Suckled calf cost savings are possible

THE AVERAGE cost of producing suckled calves could be reduced by almost 35%, visitors to Beef Expo 2005 at Builth Wells were told.

Prys Morgan, industry development director at Hybu Cig Cymru – Meat Promotion Wales – gave this conclusion after a survey showing a typical herd’s costs of 166p/kg for a saleable calf. Fixed costs amounted to 102p/kg of the total.

He based his estimate on a 50-cow suckler herd with a current 20-week calving period, which produced 45 weaned calves a year weighing an average of 310kg at 345 days.”Increasing weaned calf percentage from 90 to 95% by better feeding, useof crossbreed cow hybrid vigour, better husbandry and reduced disease, would cut variable costs by 4p/kg, and overheads by 5p/kg,” said Mr Morgan.

But a bigger saving would be achieved by pruning the calving period to 12 weeks, increasing average sale weight and age by 40kg and 50 days, respectively. This would take 12p/kg off fixed costs and 19p/kg off total costs.

He suggested better grazing management and more precise rationing of conserved feeds and concentrates, including creep, might cut variable costs by 10% and overall inputs 16p/kg calf weight.

Using high beef value bulls would also boost weaning weights, improve conformation and raise average suckled calf sale weight by 20kg, which would slice another 10p/kg off production costs.Cow longevity would be higher if the management of harder working cows was top notch.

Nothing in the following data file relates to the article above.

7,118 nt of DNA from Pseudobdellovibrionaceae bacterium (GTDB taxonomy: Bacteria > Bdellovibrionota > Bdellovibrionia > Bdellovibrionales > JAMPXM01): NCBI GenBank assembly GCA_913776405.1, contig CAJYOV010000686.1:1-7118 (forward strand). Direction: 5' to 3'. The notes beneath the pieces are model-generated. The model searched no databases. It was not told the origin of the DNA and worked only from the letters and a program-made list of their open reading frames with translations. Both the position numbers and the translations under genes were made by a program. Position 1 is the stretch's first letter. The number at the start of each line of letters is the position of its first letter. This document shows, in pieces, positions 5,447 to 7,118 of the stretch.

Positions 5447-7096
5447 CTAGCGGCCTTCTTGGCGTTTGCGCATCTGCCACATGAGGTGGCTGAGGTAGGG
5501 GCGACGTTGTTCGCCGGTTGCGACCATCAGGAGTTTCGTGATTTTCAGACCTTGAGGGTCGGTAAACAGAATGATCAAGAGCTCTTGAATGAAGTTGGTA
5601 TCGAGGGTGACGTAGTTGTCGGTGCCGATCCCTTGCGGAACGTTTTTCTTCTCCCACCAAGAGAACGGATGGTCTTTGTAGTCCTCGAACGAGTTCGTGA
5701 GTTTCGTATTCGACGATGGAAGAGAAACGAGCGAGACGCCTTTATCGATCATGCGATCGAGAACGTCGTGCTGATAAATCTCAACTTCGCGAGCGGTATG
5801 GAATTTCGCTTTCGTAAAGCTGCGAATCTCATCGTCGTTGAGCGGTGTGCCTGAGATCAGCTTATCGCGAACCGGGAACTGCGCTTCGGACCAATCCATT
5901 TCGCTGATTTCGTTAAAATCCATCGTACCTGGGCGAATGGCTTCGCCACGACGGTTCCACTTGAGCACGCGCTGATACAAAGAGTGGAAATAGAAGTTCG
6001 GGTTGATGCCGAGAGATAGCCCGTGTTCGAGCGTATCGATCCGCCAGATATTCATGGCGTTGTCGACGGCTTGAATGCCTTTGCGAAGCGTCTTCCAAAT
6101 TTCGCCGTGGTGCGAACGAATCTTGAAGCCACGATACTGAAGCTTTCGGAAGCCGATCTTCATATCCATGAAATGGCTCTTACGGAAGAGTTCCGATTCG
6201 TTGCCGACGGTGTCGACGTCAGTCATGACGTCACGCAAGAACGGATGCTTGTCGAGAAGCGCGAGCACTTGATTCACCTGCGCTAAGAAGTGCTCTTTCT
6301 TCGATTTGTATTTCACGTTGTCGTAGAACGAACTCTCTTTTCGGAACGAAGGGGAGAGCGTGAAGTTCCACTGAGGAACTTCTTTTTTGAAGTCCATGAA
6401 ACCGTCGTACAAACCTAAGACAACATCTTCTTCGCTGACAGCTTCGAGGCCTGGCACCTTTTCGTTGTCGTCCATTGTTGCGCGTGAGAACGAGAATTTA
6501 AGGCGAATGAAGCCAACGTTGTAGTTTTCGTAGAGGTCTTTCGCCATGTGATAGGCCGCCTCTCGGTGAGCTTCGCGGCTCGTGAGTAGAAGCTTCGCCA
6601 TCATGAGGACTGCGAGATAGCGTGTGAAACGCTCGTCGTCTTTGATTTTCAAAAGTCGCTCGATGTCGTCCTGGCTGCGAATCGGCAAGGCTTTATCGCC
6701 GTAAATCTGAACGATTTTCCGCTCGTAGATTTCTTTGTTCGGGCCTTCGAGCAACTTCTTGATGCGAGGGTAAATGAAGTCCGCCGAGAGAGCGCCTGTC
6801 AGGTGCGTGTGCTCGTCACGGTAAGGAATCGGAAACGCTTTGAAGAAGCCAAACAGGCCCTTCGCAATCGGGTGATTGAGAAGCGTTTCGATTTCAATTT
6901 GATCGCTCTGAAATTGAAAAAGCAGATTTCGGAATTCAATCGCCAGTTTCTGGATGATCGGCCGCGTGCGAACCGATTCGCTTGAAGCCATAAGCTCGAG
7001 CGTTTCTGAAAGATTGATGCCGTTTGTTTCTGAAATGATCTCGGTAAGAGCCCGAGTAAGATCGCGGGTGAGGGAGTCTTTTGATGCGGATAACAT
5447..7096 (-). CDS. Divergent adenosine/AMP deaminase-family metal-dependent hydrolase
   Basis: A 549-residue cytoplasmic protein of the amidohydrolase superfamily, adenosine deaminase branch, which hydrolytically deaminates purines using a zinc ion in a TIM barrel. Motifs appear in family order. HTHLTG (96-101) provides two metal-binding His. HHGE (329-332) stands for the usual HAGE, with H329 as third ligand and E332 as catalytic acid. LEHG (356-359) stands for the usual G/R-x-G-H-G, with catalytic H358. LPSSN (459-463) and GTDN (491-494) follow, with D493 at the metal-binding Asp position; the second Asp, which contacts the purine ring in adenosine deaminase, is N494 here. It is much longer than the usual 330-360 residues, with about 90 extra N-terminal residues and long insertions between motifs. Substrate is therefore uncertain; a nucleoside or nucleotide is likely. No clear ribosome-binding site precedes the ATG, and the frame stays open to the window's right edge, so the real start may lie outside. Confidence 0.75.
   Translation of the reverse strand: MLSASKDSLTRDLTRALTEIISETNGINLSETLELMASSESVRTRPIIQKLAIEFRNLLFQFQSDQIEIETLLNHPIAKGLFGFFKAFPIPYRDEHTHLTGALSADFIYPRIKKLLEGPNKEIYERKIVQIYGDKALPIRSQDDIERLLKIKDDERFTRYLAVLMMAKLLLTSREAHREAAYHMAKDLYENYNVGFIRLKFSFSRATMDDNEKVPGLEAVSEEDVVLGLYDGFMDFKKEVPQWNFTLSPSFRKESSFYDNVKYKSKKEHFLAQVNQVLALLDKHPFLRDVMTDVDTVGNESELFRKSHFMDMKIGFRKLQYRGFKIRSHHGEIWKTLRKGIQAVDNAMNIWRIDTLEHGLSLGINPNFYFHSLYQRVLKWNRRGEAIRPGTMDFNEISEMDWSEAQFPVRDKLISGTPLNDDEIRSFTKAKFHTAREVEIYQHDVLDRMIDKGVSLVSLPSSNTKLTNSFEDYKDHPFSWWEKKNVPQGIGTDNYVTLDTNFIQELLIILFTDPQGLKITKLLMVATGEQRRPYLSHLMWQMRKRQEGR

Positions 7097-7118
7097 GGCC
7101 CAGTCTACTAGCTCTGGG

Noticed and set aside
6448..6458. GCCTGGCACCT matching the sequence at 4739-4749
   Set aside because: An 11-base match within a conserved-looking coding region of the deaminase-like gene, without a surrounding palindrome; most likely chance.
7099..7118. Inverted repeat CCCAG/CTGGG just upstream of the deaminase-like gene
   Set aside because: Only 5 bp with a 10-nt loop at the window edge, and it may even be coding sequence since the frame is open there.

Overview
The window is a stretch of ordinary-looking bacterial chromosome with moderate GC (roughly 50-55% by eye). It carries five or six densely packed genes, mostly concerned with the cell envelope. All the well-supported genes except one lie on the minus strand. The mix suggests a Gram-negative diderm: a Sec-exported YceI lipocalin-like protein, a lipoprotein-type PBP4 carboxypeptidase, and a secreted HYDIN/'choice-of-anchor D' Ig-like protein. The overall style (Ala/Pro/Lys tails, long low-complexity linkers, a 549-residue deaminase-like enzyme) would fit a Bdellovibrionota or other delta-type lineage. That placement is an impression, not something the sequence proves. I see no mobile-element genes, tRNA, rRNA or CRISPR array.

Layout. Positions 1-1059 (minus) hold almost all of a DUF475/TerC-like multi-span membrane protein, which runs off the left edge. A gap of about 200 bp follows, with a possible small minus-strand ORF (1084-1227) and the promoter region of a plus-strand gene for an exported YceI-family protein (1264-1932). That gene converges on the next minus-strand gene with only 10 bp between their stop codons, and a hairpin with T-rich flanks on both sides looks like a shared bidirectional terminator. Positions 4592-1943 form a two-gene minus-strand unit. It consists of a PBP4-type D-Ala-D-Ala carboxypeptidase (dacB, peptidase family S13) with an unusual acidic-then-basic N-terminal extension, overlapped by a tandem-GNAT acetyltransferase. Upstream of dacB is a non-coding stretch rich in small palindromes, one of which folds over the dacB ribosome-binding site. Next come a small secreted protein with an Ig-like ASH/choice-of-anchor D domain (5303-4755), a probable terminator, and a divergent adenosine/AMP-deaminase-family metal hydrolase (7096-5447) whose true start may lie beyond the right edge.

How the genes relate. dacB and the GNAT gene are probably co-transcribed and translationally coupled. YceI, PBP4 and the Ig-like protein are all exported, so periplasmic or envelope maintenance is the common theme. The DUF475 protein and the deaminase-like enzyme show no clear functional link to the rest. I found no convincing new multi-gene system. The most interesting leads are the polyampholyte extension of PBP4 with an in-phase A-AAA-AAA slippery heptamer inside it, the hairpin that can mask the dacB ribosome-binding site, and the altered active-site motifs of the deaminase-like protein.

This could reduce costs by up to 3p/kg of calves produced in herds with high replacement rates.”The benefits of working the suckler cow harder can amount to a reduction of the 166p/kg average production cost indicated by our survey to 109p/kg,” Mr Morgan forecast.

This was better than the 121p/kg total production cost on the best third of farms surveyed in Wales. But to assess the potential for improving the situation in their own herds, producers had to establish their cost structure and cow performance relative to set targets. “The huge variations between farms in our survey and others suggest efficiency gains can be made.”